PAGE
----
E - Password Riddle
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"What's your password, Ranju?"
"one two three four", Ranju said
Do you think it's 1234? No, it's not. As it turns out that Ranju has made a riddle with his password. It's actually 2444. Clever, isn't it? It's one 2 and three 4s.
However, if we told Ranju to write down his password, he would write this - "one two, three four." Note that comma. It helps a lot, right? the comma separates two segments of the password.
Let's formalize things a little. The rules Ranju made to describe a password (containing digits from 0-9 only) are:
- Ranju will use only the words zero, one, two, three, four, five, six, seven, eight, nine, odd, even. These are called literals.
- He will also use commas to separate the segments and a full stop to mark the end.
- Each segment will consist of one clause. A clause can be either:
- A literal followed by a clause. or,
- A literal.
- A literal matches with a digit/number as per following rules:
- zero, one, two, ... , nine match with 0, 1, 2, ... , 9 respectively.
- odd matches with any of the 5 odd digits/numbers - 1, 3, 5, 7, 9
- even matches with any of the 5 even digits/numbers - 0, 2, 4, 6, 8
- For a clause which has a literal followed by another clause, we call the literal directive literal and the following clause child clause. This kind of clause matches with the occurrence of the child clause a number of times directed by the directive literal.
Let's consider the clause two odd three. Here the directive literal is two and child clause is odd three. The child clause also has a directive literal(odd) and a child clause(three). the clause odd three matches with 3, 333, 33333, etc. The clause two odd three matches with 33 (two occurrences of 3), 333333 (two occurrences of 333), etc. Note that it doesn't match with 3333 (the concatenation of 3 and 333). The child clauses should be identical.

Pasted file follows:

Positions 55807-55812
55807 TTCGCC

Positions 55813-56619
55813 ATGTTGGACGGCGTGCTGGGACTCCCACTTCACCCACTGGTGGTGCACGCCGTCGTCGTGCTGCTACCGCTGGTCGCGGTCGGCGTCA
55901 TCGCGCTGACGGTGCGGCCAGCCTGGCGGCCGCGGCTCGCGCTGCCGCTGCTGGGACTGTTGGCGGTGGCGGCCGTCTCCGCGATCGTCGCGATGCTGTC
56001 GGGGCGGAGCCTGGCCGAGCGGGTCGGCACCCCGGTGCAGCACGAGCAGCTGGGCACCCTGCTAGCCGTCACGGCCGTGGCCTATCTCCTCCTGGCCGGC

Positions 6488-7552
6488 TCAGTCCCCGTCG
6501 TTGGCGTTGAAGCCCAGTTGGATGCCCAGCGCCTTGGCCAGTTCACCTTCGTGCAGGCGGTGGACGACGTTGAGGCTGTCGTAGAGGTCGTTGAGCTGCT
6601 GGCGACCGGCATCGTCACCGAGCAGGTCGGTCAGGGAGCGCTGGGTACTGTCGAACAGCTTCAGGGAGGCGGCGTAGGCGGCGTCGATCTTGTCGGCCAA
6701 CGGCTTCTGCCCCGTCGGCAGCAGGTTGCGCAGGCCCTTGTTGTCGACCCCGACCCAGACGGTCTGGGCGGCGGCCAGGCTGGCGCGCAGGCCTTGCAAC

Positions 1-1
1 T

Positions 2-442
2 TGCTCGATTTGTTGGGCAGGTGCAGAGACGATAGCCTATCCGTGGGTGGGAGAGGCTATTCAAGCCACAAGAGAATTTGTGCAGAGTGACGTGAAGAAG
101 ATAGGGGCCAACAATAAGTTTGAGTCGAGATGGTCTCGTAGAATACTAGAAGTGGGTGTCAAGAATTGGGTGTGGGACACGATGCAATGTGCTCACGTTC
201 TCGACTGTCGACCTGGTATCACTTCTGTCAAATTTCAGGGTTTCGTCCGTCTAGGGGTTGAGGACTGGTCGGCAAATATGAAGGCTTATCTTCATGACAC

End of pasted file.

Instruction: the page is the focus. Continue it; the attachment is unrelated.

You will be given a password riddle and a password. Your job is to find out if it is possible to match the riddle with the password. You may assume that consecutive occurrences of the same digit in the password will not be described with more than one segments in the riddle. While matching the password, you are not required to use all of the segments (i.e. you can skip some segments. Please check the last sample test case for clarification).
- The first line of the input is the number of test cases, T. Description of each test case is given below.
- The first line contains the riddle. It may have several segments as described above. The last literal of each segment will be followed by a comma or a full stop (without any space). Please check the sample input.
- The second line contains an integer indicating the length of the password.
- The following line contains the password. The password has digits from 0 to 9 with no white space.
For each testcase, print "Case i: ", and then the answer, where i is the testcase number, 1-indexed. The answer should be "MAY BE" (if it is possible to match the riddle with the password) or "NO" (if the password doesn't match). Don't print any quotation marks.
- 1 ≤ T ≤ 10
- 1 ≤ Number of segments in a riddle ≤ 100
- 1 ≤ Number of literals in a riddle ≤ 600000
- 1 ≤ Length of a password ≤ 600000
- Length of a riddle won't exceed 2.5 * 106.
Input: 7 two odd three. 6 333333 two odd three. 4 3333 odd five, two three. 11 55555555533 one odd odd, zero six, five even, six. 9 111888886 four odd three, two two. 7 3333322 one four, one two. 2 24 one two, one five. 1 5 Output: Case 1: MAY BE Case 2: NO Case 3: MAY BE Case 4: MAY BE Case 5: NO Case 6: NO Case 7: MAY BE
Testcase 1 and testcase 2 are described in the statement.
In testcase 3, there are nine 5s and two 3s which matches with the riddle.
In testcase 4, we can match the clause odd odd with three occurrences of 1. Hence one odd odd matches with 111. zero six matches with zero occurrences of 6 (we can skip the segment zero six). five even matches with 88888. Finally, six matches with 6.
In testcase 5, we cannot match the password with the riddle.
In testcase 6, the riddle doesn't match with the password. However, the riddle would match with 42.
In testcase 7, we can skip the segment one two and match one five with 5.
|Time Limit:||3 sec|
|Source Limit:||50000 Bytes|
|Languages:||C, CPP14, JAVA, PYTH, PYTH 3.5|
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